Thursday, March 15, 2007

Like Frogs Trapped in a Coconut Shell

So how does one sell freedom of movement?

Freedom of movement would, in my opinion decimate much of the poverty in the world. However free movement would also slash western living standards in the short term as the poor compete with westerners for jobs. Despite their rhetoric, western governments therefore have little or no incentive to open up their job markets and really help the needy.

Tossing this conundrum back and forth in my head, led to a rather dangerous idea (coincidentally a few days later I read this illuminating article).

Could Western governments open up particular industries to foreigners, while ensuring that new influxes wouldn't adversely affect the indiginous workforce?

For example, Ireland has little or no textile industry, it evaporated years ago due to expensive labour costs in comparison to the Far East. Ireland could import Indonesian or Chinese workers to help resuscitate the Irish textile industry.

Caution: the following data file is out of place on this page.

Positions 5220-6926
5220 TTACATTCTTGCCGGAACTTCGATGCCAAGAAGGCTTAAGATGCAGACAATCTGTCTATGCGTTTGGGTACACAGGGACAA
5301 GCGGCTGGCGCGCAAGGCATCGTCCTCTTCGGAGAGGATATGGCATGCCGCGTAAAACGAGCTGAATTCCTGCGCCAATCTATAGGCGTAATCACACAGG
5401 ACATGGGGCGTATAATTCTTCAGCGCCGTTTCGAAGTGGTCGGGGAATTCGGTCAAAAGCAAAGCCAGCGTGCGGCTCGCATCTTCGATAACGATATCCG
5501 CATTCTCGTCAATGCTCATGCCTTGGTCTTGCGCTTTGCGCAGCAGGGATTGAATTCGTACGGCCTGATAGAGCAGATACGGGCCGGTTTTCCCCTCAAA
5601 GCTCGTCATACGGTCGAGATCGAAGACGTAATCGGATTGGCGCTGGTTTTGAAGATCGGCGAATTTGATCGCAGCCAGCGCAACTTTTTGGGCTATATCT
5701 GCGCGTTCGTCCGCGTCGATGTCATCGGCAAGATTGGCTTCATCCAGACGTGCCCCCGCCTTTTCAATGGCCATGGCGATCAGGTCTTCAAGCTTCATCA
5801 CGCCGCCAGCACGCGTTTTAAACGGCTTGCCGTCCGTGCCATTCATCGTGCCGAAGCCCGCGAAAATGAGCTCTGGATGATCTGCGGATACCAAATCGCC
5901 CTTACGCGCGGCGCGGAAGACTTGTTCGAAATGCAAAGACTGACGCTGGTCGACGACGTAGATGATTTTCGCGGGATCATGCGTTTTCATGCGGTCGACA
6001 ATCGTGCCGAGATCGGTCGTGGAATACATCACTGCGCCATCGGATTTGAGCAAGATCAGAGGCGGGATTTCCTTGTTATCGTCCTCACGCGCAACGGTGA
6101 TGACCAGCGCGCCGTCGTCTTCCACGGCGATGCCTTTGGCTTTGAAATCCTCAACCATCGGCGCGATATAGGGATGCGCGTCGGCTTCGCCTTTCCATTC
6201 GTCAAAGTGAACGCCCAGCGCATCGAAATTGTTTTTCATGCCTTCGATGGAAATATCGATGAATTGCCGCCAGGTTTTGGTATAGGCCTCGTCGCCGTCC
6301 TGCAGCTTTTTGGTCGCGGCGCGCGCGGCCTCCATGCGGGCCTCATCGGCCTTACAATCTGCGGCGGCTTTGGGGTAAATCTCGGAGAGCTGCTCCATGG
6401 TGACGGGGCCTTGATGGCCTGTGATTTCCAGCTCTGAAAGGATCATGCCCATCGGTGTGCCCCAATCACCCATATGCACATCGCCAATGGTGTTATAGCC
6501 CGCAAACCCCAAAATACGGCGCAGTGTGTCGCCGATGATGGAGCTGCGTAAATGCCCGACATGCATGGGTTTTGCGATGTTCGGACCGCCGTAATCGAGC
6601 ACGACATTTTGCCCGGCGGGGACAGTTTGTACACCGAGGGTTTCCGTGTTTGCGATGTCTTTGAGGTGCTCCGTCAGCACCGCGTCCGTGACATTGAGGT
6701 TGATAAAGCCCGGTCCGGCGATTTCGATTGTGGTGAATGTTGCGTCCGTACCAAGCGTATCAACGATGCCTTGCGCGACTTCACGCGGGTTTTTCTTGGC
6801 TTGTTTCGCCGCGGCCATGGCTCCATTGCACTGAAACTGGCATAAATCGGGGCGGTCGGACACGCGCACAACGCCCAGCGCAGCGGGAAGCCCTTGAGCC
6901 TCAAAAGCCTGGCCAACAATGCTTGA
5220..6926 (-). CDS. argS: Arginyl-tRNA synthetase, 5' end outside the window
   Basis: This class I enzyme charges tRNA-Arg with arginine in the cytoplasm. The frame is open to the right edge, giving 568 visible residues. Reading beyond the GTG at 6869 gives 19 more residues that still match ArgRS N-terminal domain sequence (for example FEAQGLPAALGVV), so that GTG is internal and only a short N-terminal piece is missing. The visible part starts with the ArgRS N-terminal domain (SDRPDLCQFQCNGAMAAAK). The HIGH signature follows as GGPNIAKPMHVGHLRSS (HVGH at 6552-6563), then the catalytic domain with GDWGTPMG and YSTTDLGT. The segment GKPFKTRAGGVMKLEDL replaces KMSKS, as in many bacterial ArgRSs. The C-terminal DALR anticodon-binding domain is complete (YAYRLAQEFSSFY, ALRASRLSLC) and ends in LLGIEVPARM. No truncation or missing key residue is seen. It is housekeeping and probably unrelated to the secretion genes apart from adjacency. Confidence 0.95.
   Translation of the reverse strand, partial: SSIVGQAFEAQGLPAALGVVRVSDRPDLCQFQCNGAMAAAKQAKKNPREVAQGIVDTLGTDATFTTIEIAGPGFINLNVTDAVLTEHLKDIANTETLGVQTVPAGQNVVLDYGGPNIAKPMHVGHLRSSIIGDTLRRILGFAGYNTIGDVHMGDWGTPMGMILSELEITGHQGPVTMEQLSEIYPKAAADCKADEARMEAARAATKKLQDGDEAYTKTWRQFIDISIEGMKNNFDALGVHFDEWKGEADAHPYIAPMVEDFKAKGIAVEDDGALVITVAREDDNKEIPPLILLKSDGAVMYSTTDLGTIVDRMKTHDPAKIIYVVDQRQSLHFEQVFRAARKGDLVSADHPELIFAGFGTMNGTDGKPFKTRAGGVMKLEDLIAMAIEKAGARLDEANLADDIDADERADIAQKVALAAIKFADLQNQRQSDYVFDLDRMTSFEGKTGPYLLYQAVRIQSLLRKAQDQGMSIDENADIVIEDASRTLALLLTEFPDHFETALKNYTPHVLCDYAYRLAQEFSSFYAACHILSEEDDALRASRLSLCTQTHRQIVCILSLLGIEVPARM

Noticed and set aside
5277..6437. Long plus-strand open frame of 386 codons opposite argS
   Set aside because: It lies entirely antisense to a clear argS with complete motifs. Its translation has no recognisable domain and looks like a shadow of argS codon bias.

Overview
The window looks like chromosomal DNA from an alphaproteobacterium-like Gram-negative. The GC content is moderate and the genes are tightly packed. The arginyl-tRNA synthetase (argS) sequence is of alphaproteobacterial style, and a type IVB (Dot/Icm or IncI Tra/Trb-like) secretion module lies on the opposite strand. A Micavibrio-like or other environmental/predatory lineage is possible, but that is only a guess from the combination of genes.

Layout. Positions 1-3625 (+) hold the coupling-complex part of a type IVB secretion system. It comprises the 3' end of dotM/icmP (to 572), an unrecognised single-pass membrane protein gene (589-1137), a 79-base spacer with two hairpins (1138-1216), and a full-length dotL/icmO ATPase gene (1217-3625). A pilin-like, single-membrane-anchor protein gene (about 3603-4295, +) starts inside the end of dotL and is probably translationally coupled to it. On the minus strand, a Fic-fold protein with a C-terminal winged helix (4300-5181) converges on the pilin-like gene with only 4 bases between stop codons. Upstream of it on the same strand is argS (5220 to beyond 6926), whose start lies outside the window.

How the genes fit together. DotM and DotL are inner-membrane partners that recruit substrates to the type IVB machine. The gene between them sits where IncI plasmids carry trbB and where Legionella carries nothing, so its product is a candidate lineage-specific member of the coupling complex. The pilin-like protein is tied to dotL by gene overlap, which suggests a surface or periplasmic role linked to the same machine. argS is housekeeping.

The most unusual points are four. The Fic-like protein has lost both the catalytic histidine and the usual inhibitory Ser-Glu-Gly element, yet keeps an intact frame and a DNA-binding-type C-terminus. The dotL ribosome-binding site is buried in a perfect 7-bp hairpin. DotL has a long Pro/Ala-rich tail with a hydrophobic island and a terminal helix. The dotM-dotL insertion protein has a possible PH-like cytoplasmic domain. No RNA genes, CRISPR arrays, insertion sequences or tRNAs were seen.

The "imported" workers would receive much higher wages and working conditions than they could ever dream of at home (but still a fraction of Irish wages). Ireland would have a new textile industry which would employ locals in IT, finance, management etc. The Irish government would pick up 12.5% tax on all profits made (China's tax rate is 25%).

Overnight a re-emergent Irish textile industry could then compete somewhat with the Far East. Supply lines to markets in Europe would be much shorter, meaning quicker turnaround times and lower transportation costs. There'd be fewer communication and cultural barriers and most importantly /rock/ /solid/ legal certainty for investors.

There are many other advantages and possible beneficial side effects of such a partial freeing of movement.

I can't see any downsides (although am sure there are some). Can anyone point out major holes in the idea?

1 comment:

Denica said...

social costs. racism. protests. inequalities. smaller slice of the cake for irish.

australia tried this before as a response for its ageing population back in the 90s. undeniable critics and protests deprived them from implementing it further, and they had to close their door for immigrants until now.